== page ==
Scientists Discover How to Keep Plasma In Fusion Reactors Stable
In 2017, researchers made an enormous leap by moving one step closer to stable fusion nuclear energy. They discovered a way to stabilize plasma in fusion reactors, thus preventing temperatures and densities from oscillating.
It is believed that nuclear fusion is the answer to providing inexhaustible green energy just as long as researchers can control this kind of power source. And now, it seems that they are closer to stabilizing plasma in fusion reactors, even though it is through simulations!
Recently, a group of researchers in New Jersey at the US Department of Energy’s Princeton Plasma Physics Laboratory from the Princeton University ran several simulations, trying to stabilize plasma in fusion reactors. Lo and behold, they discovered a way to do it!
Plasma is one of the states of matter. If we talk about our typical situations on earth, plasma does not qualify as a liquid, solid, or gas matter. In the universe, it is found in abundance in stars.
On Earth, scientists are able to generate a plasma state that is formed in fusion reactors by highly charged particles. That said, it is quite a challenging process to stabilize the plasma.
More often than not, plasma is found oscillating in density and temperatures, and due to this, there is generally a halt in the nuclear fusion reaction — a process called sawtooth instability which occurs when the current becomes strong enough to destabilize and halt the reactions.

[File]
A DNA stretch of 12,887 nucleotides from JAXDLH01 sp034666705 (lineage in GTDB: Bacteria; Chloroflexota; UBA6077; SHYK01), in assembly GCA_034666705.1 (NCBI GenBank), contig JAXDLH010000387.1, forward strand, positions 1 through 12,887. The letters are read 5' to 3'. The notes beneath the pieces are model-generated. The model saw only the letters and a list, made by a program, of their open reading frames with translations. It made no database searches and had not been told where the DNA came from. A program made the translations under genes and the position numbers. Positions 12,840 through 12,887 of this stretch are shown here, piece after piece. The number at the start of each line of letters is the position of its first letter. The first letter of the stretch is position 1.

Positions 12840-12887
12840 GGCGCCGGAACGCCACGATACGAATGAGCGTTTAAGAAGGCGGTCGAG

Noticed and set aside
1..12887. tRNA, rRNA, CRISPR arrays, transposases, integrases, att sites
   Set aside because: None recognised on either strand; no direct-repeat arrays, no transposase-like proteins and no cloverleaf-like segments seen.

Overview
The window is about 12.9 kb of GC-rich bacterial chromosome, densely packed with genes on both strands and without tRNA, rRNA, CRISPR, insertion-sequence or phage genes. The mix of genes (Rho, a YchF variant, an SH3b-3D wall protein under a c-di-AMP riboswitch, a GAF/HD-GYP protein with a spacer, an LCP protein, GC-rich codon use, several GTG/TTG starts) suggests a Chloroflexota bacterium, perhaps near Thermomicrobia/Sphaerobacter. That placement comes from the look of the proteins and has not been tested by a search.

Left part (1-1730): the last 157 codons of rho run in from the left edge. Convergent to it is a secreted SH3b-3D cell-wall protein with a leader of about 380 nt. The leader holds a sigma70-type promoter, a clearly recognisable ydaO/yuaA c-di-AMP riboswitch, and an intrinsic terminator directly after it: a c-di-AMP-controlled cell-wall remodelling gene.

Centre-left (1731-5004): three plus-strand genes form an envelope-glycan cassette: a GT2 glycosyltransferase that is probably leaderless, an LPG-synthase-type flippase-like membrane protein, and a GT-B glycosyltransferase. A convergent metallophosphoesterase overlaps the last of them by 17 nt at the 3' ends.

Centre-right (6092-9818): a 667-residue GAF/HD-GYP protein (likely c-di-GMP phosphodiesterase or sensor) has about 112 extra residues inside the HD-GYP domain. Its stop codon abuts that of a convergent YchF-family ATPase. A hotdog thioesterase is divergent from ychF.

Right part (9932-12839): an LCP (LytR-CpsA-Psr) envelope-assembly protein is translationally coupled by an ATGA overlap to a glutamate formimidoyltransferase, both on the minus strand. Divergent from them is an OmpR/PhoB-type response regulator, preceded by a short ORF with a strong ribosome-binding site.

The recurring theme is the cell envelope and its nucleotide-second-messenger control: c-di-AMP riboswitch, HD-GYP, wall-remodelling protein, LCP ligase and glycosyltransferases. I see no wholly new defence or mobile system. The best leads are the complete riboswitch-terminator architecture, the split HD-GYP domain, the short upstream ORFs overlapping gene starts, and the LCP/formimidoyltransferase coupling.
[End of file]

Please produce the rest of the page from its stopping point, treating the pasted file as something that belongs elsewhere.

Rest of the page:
However, the scientists in New Jersey might just have found a way to stabilize plasma through simulation in nuclear fusion reactors. Researchers followed the examples set by the stars in the universe and tried to replicate those same processes within several fusion reactors.
In the reactors, super-heated hydrogen atoms suspended in plasma, crash into each other, which results in the splitting of atoms into highly charged ions and electrons. The ions and electrons then fuse to form helium.
This process generates high amounts of heat and energy that can be harnessed for the production of electricity.
To keep the current in the core of the plasma, the reactor makes use of a magnetic flux pumping mechanism. This also keeps some of the plasmas stable to keep the reactions going rather than halting it.
If we go by the latest simulations, two hybrid scenarios can prompt magnetic flux pumping. One scenario is where the plasma is stable (H-mode) while the other scenario is in which the plasma leaks some kind of energy (L-mode).
In the PPPL simulations, the flux pumping was developed with a hybrid scenario where the current remains flat in the plasma core and the pressure of the plasma is sufficiently high. The combination results in a ‘quasi-interchange mode’ that mixes up the plasma while deforming the magnetic field.
This mixing effect ensures that the current maintains flatness while avoiding the possibility of sawtooth instability formation.
This research was led by Isabel Krebs, post-doctoral research associate, who talked about the future applications of this discovery saying, "This mechanism may be of considerable interest for future large-scale fusion experiments such as ITER.”
Clearly, this breakthrough in the stabilizing of plasma is a step in the right direction towards going green in the future.
Details of this new research have been published in the Physics of Plasma journal.